Commercial energy: How much should it really cost?

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It’s a bit of an open secret that a number of small businesses are paying far above average for their gas and electricity.

Sometimes it’s because your business is simply using more energy than others in your sector. Other times it’s because you haven’t renewed your contract. 

More often than not though, it’s because the vast majority of businesses have no clue how much their commercial energy should cost and so they unfortunately go on paying more for their energy than they should be.

At Wildfire Energy, we hate the idea of any business paying more than they have to for their gas and electricity, and it’s our mission to help businesses like yours save on their energy costs.

So, if you’re not sure whether you’re paying extortionate prices, or you’re simply curious about whether your competitors are paying less for their utilities, this post is for you.

Before we get into how much your business energy should cost, we first need to understand why business energy costs tend to differ from business to business.

It starts with how much energy your business consumes

If you have a look at your bill, you’ll notice that there are a few charges that are combined to give you the final energy cost.

The first one is your standing charge which we won’t explore in too much detail in this post, but in short, it’s a fixed daily cost that you pay to your supplier for the energy they provide for you.

The second, and more important charge (at least for this particular topic) is:

Your cost per unit of energy (or CPU)

In other words, how much you pay per unit of gas or electricity your business uses.

For most small businesses, the amount you pay changes month on month depending on how much energy your business uses. Spending usually increases during the winter months because of the shorter days and the frustrating futility of trying to wear several layers and still basically freezing.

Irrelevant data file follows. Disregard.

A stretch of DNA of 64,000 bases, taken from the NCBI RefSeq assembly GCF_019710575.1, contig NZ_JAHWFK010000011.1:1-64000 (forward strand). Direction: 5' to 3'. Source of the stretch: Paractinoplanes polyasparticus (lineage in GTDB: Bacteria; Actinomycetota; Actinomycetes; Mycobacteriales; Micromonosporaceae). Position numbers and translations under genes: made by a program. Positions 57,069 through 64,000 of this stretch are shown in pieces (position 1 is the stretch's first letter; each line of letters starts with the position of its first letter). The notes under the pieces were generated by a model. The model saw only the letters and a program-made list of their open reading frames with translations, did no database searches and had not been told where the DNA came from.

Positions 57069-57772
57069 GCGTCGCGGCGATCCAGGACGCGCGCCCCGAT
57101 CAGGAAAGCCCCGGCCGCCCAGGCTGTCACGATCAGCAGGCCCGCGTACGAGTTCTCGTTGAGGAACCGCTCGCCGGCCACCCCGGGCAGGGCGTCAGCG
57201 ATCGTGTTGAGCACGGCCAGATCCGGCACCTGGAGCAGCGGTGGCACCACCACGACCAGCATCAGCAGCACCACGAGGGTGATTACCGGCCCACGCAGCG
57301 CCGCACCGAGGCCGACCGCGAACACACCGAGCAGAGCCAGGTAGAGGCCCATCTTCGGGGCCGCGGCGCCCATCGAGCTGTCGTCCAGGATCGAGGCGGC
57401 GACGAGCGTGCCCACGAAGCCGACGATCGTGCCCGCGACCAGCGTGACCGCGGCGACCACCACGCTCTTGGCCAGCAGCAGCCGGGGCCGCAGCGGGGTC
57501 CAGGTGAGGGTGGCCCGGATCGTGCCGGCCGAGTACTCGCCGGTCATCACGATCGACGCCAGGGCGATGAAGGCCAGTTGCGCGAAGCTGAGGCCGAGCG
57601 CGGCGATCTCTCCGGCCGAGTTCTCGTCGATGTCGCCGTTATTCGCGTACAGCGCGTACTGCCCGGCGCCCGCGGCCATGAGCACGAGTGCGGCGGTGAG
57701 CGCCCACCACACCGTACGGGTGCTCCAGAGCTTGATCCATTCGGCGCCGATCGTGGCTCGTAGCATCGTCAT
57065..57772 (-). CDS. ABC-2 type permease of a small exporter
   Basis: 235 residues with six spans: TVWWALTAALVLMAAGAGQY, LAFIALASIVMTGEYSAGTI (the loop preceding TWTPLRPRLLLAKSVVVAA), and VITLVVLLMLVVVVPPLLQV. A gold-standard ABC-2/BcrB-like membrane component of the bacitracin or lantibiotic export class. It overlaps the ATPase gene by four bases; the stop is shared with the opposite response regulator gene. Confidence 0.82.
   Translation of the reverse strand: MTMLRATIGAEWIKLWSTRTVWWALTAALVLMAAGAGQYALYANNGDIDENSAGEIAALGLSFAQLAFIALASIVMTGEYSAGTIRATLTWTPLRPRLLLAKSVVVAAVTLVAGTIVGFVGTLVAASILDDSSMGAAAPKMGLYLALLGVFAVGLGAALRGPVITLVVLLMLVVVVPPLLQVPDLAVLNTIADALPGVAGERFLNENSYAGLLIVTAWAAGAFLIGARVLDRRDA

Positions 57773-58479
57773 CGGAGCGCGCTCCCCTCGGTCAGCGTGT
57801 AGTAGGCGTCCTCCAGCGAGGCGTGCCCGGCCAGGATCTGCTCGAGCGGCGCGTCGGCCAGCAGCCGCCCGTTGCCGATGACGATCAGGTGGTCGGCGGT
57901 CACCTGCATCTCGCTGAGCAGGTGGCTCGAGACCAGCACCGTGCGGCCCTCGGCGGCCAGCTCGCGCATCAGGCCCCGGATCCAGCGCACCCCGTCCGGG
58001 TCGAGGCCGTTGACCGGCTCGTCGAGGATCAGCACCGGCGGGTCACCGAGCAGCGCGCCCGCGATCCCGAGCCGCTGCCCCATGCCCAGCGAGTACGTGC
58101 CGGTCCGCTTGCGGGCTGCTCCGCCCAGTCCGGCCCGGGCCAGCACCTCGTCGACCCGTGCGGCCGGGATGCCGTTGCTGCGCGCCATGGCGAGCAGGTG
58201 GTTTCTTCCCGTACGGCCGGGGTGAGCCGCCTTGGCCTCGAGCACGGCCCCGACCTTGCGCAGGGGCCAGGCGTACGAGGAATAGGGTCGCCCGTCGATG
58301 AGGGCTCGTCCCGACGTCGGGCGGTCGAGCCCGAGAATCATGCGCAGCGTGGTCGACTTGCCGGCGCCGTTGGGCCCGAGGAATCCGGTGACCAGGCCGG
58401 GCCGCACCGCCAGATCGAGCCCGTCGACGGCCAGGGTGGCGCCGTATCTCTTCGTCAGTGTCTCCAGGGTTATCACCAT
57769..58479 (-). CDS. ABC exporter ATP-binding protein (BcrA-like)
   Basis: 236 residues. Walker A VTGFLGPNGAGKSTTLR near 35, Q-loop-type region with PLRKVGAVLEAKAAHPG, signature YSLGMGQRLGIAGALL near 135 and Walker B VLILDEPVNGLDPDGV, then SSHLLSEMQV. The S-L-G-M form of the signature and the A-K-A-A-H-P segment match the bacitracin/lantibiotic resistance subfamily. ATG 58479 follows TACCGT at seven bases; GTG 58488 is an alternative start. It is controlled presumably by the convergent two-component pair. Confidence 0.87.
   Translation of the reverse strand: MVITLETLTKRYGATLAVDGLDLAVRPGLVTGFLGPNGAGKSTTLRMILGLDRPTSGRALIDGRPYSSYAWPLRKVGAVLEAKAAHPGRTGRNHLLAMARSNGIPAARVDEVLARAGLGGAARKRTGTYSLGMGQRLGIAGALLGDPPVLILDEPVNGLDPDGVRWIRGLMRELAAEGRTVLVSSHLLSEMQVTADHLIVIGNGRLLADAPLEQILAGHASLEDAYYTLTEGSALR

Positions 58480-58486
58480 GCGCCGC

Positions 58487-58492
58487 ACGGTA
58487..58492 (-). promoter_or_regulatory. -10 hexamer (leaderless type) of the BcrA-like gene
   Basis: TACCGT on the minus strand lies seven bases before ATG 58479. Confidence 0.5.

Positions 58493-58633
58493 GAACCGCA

Your cost per unit and the standing charge vary from supplier to supplier, meaning that even if you use less electricity you can still end up shelling out more, or you’re on a tariff that has an above average CPU.

That being said, there are ways you can reduce your commercial energy costs, even if you’re a long way from the end of your contract, which we’ll explain in more detail in a couple of paragraphs.

With that out of the way, let’s discuss the average cost of commercial energy

The average cost of commercial energy is calculated according to the size of your business. You’ll likely fall into one of three categories. If you’re a larger business, then it’s a whole different kettle of fish. Give us a call, and we’ll help you find an energy deal that suits your business needs.

Microbusinesses:

Gas

On average, microbusinesses:

  • Consume: 5,000-15,000 kwh of gas
  • Pay a unit price of: 4.0p per kwh
  • Pay a daily standing charge of: 32.0p
  • Giving microbusinesses an average cost of *drumroll please*: £516 per year.

Electricity

On average, microbusinesses:

  • Consume: 5,000-15000 kWh of electricity
  • Pay a unit price of:  13.2-14.5 pence per kWh
  • Pay a daily standing charge of: 27.4 pence